5) A full subcategory $\mathfrak A _ {1}$ of an Abelian category $\mathfrak A$ is said to be dense if it contains all subobjects (cf. Subobject) and quotient objects (cf. Quotient object) of its objects, and if for the exact sequence

$$0 \rightarrow A \rightarrow B \rightarrow C \rightarrow 0$$

$B \in \mathop{\rm Ob} \mathfrak A _ {1}$ if and only if $A, C \in \mathop{\rm Ob} \mathfrak A _ {1}$. The quotient category $\mathfrak A / \mathfrak A _ {1}$ is then constructed as follows. Let $( R, \mu ]$ be a subobject of the direct sum $A \oplus B$ with projections $\pi _ {1} , \pi _ {2}$ and let the square

$$\begin{array}{rcl} R & \mathop \rightarrow \limits ^ { {\mu \pi _ {1} }} & A \\ \mu \pi _ {2} \downarrow &{} &\downarrow \alpha \\ B & \mathop \rightarrow \limits _ \beta & X \\ \end{array}$$

be co-universal (i.e. a co-fibred product). The subobject $(R, \mu ]$ is called an $\mathfrak A _ {1}$- subobject if $\mathop{\rm Coker} \mu \pi _ {1}$, $\mathop{\rm Ker} \beta \in \mathfrak A _ {1}$. Two $\mathfrak A _ {1}$- subobjects are equivalent if they contain some $\mathfrak A _ {1}$- subobject. By definition, the set $H _ {\mathfrak A / \mathfrak A _ {1} } (A, B)$ consists of the equivalence classes of $\mathfrak A _ {1}$- subobjects. The usual multiplication of binary relations is compatible with the equivalence relation thus introduced, which makes it possible to construct the quotient category $\mathfrak A / \mathfrak A _ {1}$, which is an Abelian category. The exact functor $T: \mathfrak A \rightarrow \mathfrak A / \mathfrak A _ {1}$ is defined by assigning to each morphism $\alpha : A \rightarrow B$ its graph in $A \oplus B$. A subcategory $\mathfrak A _ {1}$ is said to be a localizing subcategory if $T$ has a complete univalent right-adjoint functor $Q : \mathfrak A / \mathfrak A _ {1} \rightarrow \mathfrak A$.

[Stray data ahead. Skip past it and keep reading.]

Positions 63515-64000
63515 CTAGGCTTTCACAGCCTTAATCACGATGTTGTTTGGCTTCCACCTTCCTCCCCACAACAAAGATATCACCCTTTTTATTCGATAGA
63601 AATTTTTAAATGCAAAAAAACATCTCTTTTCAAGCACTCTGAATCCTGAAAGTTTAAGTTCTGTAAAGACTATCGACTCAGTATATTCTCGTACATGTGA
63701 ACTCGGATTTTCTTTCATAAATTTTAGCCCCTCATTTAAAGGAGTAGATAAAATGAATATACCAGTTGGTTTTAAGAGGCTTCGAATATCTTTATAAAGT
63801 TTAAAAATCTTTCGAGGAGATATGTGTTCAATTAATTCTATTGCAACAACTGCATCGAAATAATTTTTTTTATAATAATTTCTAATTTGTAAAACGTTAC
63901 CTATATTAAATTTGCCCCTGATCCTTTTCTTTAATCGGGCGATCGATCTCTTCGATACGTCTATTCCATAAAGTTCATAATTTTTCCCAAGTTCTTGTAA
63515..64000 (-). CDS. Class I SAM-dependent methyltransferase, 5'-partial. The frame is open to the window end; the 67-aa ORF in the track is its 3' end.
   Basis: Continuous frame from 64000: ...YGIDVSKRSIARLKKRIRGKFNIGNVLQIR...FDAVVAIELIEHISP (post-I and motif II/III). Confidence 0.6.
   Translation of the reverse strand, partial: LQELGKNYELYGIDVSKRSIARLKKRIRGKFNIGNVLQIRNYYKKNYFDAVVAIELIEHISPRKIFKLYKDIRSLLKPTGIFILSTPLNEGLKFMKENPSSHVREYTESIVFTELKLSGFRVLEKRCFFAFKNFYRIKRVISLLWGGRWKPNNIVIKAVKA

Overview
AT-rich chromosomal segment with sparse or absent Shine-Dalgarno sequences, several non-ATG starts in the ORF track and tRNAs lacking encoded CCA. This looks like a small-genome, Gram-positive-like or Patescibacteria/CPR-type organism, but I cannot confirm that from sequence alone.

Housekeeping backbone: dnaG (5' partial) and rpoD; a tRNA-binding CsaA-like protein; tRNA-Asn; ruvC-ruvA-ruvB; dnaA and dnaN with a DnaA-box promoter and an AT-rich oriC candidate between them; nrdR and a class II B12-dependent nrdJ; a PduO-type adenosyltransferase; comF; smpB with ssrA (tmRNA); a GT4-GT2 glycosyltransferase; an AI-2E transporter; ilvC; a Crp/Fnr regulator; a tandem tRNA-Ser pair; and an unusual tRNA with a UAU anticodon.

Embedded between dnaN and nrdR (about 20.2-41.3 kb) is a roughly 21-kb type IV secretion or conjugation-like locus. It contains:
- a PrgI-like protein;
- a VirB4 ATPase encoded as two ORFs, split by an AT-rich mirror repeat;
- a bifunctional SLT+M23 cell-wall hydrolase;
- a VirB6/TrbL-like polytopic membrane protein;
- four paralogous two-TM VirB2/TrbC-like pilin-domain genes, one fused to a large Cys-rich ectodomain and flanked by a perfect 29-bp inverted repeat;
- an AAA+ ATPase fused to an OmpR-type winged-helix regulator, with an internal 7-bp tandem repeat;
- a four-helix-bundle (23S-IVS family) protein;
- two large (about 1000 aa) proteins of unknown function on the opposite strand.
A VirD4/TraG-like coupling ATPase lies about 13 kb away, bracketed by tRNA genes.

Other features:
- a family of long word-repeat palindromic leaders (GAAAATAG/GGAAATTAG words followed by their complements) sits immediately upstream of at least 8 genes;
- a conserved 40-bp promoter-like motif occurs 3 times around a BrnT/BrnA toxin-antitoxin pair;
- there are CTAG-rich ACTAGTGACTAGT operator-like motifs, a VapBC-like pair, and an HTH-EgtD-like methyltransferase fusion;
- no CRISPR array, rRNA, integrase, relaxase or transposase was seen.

6) For any topological space $X$ the category of left $G$- modules over $X$, where $G$ is a sheaf of rings with unit element over $X$, is an Abelian category.

It is possible to introduce into any Abelian category $\mathfrak A$ a partial sum of morphisms so that $A$ becomes an additive category. For this reason the product and the coproduct of any pair of objects in an Abelian category are identical. Moreover, in defining an Abelian category it suffices to assume the existence of either products or coproducts. Any Abelian category is a bicategory with a unique bicategorical structure. These properties characterize an Abelian category: A category $\mathfrak A$ with finite products is Abelian if and only if it is additive and if any morphism $\alpha$ has a kernel and a cokernel and can be decomposed into a product

$$\alpha = \mathop{\rm Coker} ( \mathop{\rm Ker} \alpha ) \theta \mathop{\rm ker} ( \mathop{\rm Coker} \alpha ),$$

in which $\theta$ is an isomorphism.

The Mitchell theorem quoted above constitutes the underlying principle of the so-called "diagram-chasing" method in an Abelian category: Any proposition about commutative diagrams that is valid for all categories of left modules ${} _ {R} \mathfrak M$ and that is a consequence of the exactness of certain sequences of morphisms, is valid in all Abelian categories.

In a locally small Abelian category, the $\mathfrak A$- subobjects of an arbitrary object form a Dedekind lattice. If products (or coproducts) of any family of objects exist in $\mathfrak A$, this lattice will be complete. These conditions are known to be met if there is a generating object $U$ in $\mathfrak A$ and if the coproducts

$$\amalg _ {i \in I } U _ {i} ,\ U _ {i} = U,$$

exist for any set $I$. These conditions are satisfied, for instance, by Grothendieck categories (cf. Grothendieck category), which are equivalent to the quotient categories of the category of modules by a localizing subcategory (the Gabriel–Popescu theorem).

How to Cite This Entry:
Abelian category. Encyclopedia of Mathematics. URL: http://encyclopediaofmath.org/index.php?title=Abelian_category&oldid=44964
This article was adapted from an original article by M.Sh. Tsalenko (originator), which appeared in Encyclopedia of Mathematics - ISBN 1402006098. See original article